City Judge Thomas M. DiMillo has upheld the city ordinance that penalizes landlords of tenants who put out their trash or garbage too early; he also fined a prominent property owner $100 for violating the law.
But even though he was convicted, Daniel V. Kane portrayed Tuesday's ruling as a victory.
Kane noted that Steven Niziol, the city's community services aide, has begun calling landlords, warnings them that tenants have violated the rule barring placing such refuse at the curb more than 24 hours before a scheduled pickup.
Kane, former editor of the Lockport Union-Sun and Journal, received no such warning before receiving a Dec. 3 citation for his rental property on Washburn Street.
In a Jan. 17 nonjury trial, Kane argued that he shouldn't be penalized because he didn't put the garbage out.
DiMillo said the section of the City Code in question doesn't specifically say who is liable when the 24-hour rule is violated. "This court has attempted to decipher the legislative intent," DiMillo said.
By parsing the writing in other sections of the City Code, the city building code and other laws, DiMillo concluded that the Common Council meant to penalize the property owner, a point Council President John Lombardi III confirmed later Tuesday.
DiMillo suggested that the Council redraft the law to make it clearer, but Deputy Corporation Counsel Matthew E. Brooks said DiMillo has now established what the law means.
"I don't think the city's going to take any action. Based on the court precedent the judge set, it would be a waste of time," Brooks said.
"What I wanted to show is, (the law) isn't correct," Kane said. "The code enforcement officer has acquiesced and now gives warnings. It's a moral victory."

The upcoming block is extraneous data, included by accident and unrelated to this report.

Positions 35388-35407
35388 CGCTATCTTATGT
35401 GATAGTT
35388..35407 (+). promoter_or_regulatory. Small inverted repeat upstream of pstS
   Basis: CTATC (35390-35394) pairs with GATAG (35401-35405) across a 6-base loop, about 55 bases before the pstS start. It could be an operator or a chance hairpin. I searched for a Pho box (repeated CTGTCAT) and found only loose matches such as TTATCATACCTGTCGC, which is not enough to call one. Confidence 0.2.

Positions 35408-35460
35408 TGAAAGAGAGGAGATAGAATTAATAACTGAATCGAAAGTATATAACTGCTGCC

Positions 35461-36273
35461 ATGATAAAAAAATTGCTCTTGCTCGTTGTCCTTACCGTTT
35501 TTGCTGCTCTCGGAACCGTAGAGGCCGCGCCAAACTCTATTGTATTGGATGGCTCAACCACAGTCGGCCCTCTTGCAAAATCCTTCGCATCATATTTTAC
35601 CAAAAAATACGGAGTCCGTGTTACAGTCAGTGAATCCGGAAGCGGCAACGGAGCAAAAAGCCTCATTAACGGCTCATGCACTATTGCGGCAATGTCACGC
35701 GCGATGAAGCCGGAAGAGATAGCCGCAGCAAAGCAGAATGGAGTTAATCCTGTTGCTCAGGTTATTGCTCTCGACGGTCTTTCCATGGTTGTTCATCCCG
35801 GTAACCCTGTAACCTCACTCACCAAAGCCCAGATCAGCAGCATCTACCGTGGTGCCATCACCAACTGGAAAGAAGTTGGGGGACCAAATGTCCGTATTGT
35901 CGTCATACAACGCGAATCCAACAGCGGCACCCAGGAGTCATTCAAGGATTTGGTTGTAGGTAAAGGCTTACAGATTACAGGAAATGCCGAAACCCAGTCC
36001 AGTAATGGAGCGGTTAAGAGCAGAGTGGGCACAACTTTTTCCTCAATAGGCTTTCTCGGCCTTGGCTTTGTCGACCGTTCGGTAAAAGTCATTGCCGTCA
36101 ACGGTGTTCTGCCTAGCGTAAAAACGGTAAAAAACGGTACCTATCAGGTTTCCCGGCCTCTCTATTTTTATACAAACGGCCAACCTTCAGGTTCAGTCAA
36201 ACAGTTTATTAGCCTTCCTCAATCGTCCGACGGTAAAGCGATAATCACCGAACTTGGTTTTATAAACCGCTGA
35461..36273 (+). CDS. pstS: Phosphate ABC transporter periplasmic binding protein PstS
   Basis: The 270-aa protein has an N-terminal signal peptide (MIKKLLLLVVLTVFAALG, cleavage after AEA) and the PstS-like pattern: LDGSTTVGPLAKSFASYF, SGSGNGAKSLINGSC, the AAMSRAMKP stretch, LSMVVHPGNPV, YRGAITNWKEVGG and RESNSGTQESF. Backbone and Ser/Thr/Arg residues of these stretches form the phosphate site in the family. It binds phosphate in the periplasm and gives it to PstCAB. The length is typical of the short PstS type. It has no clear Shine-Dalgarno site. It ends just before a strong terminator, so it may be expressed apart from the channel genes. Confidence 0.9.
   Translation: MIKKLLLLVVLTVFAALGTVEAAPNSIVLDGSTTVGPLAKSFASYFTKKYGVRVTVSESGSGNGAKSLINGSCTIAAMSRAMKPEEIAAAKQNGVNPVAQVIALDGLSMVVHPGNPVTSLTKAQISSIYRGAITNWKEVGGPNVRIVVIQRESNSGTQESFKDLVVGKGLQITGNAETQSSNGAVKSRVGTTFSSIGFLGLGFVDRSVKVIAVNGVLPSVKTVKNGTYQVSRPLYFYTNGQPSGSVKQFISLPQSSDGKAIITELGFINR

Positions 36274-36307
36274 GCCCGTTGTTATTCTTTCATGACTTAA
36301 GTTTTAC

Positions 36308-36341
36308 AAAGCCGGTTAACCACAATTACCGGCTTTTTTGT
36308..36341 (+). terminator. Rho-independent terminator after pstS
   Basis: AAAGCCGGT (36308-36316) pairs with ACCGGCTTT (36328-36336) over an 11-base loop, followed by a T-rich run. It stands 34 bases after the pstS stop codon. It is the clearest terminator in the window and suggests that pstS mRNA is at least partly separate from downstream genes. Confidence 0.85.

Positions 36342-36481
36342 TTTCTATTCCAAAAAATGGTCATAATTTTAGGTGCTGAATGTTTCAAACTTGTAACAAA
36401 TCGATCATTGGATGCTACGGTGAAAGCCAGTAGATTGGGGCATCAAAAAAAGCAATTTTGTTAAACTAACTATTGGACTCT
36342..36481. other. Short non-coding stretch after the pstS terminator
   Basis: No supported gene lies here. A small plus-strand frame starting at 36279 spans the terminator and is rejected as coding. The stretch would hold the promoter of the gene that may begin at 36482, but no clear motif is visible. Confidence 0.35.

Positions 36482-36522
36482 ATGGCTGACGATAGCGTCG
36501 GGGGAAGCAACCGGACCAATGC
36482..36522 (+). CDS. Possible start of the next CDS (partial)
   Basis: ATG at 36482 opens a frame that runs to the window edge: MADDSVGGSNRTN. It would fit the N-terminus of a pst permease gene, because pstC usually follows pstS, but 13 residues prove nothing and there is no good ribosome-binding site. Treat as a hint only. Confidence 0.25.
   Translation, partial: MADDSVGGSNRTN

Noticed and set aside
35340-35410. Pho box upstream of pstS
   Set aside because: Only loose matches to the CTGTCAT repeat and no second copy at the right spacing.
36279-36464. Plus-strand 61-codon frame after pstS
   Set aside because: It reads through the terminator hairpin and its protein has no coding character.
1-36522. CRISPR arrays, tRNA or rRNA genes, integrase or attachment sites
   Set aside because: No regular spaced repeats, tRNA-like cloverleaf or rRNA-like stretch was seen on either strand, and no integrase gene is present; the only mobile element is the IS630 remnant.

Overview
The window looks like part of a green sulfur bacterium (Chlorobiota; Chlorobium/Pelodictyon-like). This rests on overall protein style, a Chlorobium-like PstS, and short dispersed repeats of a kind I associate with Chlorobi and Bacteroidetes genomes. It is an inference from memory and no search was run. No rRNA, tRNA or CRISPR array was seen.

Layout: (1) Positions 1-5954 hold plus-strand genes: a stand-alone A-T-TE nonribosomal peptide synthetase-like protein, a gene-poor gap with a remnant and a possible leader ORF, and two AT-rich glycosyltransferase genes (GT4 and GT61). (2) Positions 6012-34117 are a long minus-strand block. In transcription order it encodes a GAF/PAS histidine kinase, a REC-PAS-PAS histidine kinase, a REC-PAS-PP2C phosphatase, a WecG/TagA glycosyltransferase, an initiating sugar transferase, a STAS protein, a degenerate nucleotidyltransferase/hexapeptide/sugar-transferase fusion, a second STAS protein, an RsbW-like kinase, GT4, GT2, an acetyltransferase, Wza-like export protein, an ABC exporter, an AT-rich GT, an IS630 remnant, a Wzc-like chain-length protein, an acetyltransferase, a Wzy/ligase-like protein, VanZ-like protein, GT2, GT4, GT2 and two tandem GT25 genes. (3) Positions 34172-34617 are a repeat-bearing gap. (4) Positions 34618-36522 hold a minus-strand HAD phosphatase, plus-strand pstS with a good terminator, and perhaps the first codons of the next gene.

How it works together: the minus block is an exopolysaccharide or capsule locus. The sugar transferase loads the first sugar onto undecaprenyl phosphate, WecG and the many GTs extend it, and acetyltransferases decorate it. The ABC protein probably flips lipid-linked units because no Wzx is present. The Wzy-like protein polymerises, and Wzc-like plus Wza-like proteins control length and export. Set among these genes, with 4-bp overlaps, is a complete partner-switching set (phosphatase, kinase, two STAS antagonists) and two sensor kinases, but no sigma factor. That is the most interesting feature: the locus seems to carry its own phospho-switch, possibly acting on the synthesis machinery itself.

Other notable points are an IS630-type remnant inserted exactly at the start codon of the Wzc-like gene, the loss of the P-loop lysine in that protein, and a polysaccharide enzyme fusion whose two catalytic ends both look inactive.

Kane had earlier vowed not to pay any fine he was given, but he said in court that because DiMillo had worked so hard on his decision, he was reconsidering. DiMillo gave him 60 days to pay the $100.
Niziol credited Kane with inspiring the warnings to landlords the because he sent a letter to the mayor, listing the properties he owns.
Six other landlords then followed suit, and thus Niziol now knows who owns a large proportion of the rental property in Lockport. He said if he sees garbage violations, "I will call them and give them until the end of the day to clean it up. I ran it by the mayor, and he said, 'Do what you have to do.' "
As a result, no apartment landlords have been cited for garbage violations since Kane raised the issue of the law's fairness last month. About 20 such tickets had been issued since last summer, when Niziol was hired.
By contrast, about 35 owner-occupied homes have been cited for breaking the 24-hour trash law. Niziol said he sometimes sends warning letters to homeowners for "very small violations," but big piles of junk bring an immediate summons.
"I think we generated more publicity on the 'clean Lockport' program than they could ever have afforded otherwise, so I think it was a very valuable experience," said Kane, who owns 15 rental properties in the city and said he paid more than $30,000 in property taxes last year.